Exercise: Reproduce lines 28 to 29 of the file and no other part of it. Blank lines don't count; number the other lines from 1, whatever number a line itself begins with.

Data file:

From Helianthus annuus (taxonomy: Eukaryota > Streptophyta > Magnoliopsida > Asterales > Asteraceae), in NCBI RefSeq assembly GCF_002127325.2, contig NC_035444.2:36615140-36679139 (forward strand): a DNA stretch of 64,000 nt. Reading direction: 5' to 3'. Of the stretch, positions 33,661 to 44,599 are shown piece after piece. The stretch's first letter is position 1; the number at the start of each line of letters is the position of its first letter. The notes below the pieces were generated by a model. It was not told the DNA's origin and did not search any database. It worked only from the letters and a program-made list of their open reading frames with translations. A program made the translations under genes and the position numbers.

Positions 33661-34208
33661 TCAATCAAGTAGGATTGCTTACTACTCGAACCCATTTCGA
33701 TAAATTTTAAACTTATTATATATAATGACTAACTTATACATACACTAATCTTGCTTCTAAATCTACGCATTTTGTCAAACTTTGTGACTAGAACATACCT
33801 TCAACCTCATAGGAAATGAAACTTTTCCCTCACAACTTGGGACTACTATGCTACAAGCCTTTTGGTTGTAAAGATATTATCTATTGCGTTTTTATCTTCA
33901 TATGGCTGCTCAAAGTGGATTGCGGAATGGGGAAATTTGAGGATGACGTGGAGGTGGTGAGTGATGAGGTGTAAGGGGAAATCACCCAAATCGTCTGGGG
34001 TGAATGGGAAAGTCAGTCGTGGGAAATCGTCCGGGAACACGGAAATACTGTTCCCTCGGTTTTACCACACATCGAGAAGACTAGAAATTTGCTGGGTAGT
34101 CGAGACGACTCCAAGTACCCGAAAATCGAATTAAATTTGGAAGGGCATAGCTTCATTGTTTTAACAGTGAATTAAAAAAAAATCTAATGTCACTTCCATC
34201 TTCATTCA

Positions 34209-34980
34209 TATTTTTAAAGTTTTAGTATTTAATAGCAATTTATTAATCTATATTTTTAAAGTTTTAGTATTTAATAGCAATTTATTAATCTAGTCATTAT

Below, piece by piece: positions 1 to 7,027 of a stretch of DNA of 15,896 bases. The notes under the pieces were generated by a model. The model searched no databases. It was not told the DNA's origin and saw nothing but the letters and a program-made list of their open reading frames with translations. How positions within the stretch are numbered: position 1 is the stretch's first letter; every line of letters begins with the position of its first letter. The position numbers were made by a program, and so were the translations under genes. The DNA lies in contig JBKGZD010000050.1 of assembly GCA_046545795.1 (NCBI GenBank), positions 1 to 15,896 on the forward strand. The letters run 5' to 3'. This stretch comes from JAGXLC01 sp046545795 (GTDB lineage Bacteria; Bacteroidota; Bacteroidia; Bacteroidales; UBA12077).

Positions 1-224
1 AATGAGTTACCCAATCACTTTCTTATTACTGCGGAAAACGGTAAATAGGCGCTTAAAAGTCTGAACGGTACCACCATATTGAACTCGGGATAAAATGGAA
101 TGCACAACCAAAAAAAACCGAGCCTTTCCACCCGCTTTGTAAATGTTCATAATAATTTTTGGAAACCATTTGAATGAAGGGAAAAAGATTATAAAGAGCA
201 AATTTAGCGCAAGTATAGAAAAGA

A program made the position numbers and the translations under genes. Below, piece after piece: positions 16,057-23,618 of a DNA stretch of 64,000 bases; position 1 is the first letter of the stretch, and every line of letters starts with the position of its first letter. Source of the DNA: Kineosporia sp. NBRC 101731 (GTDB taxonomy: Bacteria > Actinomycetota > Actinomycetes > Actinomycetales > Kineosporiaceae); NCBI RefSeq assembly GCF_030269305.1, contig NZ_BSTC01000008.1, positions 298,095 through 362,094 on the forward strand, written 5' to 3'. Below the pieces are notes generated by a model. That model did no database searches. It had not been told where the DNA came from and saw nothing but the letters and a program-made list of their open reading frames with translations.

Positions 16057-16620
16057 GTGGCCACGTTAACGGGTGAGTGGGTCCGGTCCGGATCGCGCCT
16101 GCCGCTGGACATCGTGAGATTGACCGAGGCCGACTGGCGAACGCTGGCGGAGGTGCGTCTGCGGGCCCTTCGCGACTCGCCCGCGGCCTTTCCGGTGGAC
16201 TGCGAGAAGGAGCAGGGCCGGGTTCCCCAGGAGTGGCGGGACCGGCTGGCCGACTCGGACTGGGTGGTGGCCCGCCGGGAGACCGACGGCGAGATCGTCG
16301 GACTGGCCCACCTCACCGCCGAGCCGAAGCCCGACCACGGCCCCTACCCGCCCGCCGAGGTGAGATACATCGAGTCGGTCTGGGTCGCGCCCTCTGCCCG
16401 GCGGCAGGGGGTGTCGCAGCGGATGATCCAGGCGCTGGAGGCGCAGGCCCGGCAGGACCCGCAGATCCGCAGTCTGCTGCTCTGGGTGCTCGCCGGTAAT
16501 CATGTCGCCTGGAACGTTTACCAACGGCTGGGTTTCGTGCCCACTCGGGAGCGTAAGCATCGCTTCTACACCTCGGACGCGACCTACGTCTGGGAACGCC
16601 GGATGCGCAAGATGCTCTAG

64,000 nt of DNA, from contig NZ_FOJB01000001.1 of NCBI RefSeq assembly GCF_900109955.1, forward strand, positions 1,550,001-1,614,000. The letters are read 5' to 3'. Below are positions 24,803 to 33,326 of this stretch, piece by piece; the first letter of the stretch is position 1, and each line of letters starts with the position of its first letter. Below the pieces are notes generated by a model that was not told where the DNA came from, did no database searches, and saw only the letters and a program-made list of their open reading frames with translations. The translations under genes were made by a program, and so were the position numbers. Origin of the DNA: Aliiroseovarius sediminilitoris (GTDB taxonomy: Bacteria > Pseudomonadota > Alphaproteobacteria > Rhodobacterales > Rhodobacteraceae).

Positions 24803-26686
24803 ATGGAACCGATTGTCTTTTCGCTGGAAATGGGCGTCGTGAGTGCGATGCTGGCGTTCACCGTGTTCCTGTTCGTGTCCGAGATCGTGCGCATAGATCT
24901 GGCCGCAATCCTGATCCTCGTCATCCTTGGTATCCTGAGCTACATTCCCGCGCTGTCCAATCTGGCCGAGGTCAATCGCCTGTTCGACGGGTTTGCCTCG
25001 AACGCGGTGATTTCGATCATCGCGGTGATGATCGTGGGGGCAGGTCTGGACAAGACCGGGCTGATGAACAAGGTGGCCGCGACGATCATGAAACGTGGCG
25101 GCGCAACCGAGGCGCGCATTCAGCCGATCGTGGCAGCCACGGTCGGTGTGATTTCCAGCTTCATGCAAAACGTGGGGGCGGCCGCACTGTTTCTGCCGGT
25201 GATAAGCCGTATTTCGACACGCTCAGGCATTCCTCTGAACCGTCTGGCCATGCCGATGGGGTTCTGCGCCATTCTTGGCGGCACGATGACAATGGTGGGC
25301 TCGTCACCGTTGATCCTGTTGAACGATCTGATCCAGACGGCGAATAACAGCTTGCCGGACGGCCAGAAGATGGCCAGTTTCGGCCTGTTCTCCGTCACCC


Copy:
24803 ATGGAACCGATTGTCTTTTCGCTGGAAATGGGCGTCGTGAGTGCGATGCTGGCGTTCACCGTGTTCCTGTTCGTGTCCGAGATCGTGCGCATAGATCT
24901 GGCCGCAATCCTGATCCTCGTCATCCTTGGTATCCTGAGCTACATTCCCGCGCTGTCCAATCTGGCCGAGGTCAATCGCCTGTTCGACGGGTTTGCCTCG